Lessons from Nashville

Nashville returns to our UK screens this week – YAY!

scarlett and gunnar


It’s cheesy.. and predictable… and…..clichéd … and I LOVE IT. Amidst the cheese there’s some, as Rich would say, “pure gold”.

So, I for one am excited for the return of the new season.

Obviously, in preparation for the new season, I’ve been reflecting on the last one. (Yes, I’ve got to have something interesting to think about when packing boxes.) At the end of the last season, the incredibly talented singer, Scarlett, who has struggled with the effects of stardom, is about to give it all up, leave town and return back to school.

Her on/off boyfriend, Gunnar, ends up playing a song to her, in a plea to make her stay, and to persuade her not give up on her talent.

She ends up singing the song with him.

It’s a beautiful moment. Really it is. In fact here it is:


I love those words he sings to her:

What if you’re just a vessel

And God gave you something special

Every time you open up your mouth

Diamonds come rolling out

It ain’t yours to throw away…

You know, as followers of Jesus we’re His vessel. A vessel is a container, and as vessels of God, we simply contain Him: we carry Him.

And He’s put in each one of us beautiful talents, gifts and abilities. They’re not for our own glory, but for His. And they’re given to bless those around us.

Those gifts are not to be taken lightly. They are to be used to bless, encourage, equip, and extend the body of Christ, and the Kingdom of God.

I don’t know about you but I am quick to dismiss the gifts and talents that God has given me, assuming they are not useful enough, important enough, or significant enough. Inadvertently, I can throw them away, tossing them aside in the insignificant-pile.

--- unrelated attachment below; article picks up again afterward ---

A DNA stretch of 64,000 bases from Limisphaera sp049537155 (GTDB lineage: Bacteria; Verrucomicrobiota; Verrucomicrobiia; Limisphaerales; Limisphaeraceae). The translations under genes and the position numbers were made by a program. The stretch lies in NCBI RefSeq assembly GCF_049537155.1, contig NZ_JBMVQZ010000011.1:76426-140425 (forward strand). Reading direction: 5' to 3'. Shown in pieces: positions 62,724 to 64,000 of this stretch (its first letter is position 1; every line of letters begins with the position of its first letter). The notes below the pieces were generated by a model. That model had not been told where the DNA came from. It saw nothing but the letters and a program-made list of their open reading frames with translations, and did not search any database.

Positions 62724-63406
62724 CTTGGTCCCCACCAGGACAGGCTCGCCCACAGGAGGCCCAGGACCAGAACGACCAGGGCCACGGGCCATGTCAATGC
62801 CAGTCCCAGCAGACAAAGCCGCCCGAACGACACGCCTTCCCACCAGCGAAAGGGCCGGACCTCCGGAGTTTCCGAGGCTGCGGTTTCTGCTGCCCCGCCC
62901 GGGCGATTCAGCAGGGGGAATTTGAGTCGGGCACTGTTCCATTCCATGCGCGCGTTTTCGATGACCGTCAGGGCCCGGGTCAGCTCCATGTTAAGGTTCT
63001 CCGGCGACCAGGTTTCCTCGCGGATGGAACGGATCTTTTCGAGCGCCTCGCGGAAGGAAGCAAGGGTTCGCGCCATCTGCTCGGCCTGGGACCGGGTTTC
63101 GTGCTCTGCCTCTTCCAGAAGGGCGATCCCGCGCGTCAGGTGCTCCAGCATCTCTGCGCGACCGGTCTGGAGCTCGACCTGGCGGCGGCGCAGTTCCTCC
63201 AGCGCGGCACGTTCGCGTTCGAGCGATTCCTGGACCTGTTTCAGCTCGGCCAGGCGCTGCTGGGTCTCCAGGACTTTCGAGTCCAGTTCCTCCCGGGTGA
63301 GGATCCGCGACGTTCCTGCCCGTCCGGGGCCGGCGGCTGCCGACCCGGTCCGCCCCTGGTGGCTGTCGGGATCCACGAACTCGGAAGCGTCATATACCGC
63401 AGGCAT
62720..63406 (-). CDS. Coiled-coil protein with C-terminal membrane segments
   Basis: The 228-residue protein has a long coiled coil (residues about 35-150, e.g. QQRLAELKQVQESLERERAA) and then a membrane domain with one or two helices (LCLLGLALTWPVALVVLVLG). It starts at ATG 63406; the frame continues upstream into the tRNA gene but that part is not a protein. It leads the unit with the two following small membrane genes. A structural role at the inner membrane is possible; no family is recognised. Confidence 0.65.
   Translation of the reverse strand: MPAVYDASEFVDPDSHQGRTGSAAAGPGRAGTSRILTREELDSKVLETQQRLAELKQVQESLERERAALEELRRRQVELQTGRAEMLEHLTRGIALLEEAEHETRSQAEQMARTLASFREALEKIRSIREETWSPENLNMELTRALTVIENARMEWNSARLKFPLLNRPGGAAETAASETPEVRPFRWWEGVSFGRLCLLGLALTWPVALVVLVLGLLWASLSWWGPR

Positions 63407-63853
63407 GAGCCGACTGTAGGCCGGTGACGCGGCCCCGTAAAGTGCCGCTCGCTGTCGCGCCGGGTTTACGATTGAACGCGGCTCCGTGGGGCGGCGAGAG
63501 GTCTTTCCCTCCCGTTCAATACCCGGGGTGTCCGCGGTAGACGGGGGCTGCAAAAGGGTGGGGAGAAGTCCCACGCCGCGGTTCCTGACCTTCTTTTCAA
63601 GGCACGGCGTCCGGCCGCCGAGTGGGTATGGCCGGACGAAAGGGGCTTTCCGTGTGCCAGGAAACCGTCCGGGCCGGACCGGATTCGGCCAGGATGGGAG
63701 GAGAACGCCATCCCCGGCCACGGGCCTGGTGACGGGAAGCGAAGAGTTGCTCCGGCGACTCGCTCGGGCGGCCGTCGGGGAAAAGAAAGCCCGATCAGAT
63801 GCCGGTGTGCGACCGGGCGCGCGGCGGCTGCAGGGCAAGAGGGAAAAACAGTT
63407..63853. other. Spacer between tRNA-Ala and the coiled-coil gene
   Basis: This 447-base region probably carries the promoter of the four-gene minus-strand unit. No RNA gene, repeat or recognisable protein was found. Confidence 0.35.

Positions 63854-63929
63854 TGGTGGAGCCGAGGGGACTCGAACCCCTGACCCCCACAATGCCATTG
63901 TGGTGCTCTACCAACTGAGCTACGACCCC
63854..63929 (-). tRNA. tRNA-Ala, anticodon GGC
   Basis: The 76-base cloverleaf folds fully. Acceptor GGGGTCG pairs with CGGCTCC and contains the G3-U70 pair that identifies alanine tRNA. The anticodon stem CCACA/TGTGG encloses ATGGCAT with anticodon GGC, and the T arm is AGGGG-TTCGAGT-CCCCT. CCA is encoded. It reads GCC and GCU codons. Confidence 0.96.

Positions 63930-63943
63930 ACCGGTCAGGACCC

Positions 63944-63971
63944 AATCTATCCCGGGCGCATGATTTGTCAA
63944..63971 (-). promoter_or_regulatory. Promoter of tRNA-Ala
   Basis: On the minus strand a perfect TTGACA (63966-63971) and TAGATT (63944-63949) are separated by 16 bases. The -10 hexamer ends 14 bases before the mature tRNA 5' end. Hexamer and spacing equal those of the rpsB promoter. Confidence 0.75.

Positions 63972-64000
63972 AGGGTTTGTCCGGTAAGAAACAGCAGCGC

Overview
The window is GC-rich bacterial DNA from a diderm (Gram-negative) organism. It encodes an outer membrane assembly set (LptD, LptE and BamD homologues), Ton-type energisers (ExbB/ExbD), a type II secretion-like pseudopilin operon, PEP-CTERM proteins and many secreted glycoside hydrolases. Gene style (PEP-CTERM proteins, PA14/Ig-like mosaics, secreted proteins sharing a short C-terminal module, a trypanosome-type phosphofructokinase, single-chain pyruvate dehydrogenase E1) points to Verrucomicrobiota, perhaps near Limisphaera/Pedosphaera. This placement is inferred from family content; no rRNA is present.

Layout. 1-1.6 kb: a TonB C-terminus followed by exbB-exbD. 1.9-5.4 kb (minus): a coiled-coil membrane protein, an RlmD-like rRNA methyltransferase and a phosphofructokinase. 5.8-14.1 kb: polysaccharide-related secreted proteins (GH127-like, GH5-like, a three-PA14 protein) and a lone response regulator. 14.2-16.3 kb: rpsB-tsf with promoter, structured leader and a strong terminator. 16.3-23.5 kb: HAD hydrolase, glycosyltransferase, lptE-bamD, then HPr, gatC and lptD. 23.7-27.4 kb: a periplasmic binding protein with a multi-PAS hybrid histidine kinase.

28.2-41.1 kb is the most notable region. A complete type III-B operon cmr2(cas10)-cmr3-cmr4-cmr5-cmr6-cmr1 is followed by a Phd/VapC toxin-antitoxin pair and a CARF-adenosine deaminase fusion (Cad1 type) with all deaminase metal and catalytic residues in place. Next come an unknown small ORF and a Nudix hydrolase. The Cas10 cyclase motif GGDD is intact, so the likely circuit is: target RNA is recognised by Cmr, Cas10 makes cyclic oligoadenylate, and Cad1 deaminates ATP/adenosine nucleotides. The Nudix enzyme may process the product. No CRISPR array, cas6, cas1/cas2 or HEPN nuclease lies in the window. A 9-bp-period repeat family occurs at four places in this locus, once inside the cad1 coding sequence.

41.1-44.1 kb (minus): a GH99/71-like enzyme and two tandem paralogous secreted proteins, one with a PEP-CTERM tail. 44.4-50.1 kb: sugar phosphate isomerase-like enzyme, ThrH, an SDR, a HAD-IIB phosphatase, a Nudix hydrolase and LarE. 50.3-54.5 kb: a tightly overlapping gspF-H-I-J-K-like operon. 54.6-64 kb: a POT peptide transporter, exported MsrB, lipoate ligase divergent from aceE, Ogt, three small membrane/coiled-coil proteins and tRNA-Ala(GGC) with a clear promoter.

But you know what – those gifts placed inside of me… they ain’t mine to throw away.

They’re not mine to bury in the ground, or throw aside, afraid that they’re not good enough.

Those gifts are to steward wisely, to invest in others. They have value. They have value because they are God-given, and they have value because when invested wisely they can reap a kingdom return.

They’re not mine to throw away.

How about you – what’s God put in you?

Are you throwing it away or investing it for God?

on “guilt-free” creativity…

This weekend my creative soul emerged from hibernation. I tinkered with my camera and took some fun shots. I enjoyed scouring though photography blogs, surfing my way through pinterest and picking up ideas. And I spent some time thinking though a few creative projects for the home.

It was a lot of fun. 


I felt like a small part of me was restored, and re-awakened. Amidst busy schedules, small children, visitors in and out of the home, I’d got stuck on a treadmill of monotony. Engaging in creativity, or even just admiring creativity in others, brings me alive. And I’d forgotten that.

But even more significantly there was a missing emotion for me after wiling away my hours in creativity. Guilt.  Creativity often feels like a luxury, something that could always be replaced by a more important task or relationship.

Subconsciously I’ve always seen creativity as something that replaces something else, something more important. If I’m being creative,  then I’m not spending time with God. And that’s always more important.  Seeing this written in black & white, I see both the absurdity and intensity of the lie. And though I like to think I don’t separate into “secular” and “sacred”, I clearly do to some degree.

When I look back at that weekend of creativity, as I sat in the stillness, whilst kids played happily in their rooms, I was just enjoying my own thoughts and interjections from God as he spoke to me in and through what I was doing. A life lived with Jesus doesn’t need to be about kneeling by my bed in prayer. Which is a good job as you won’t often find me there.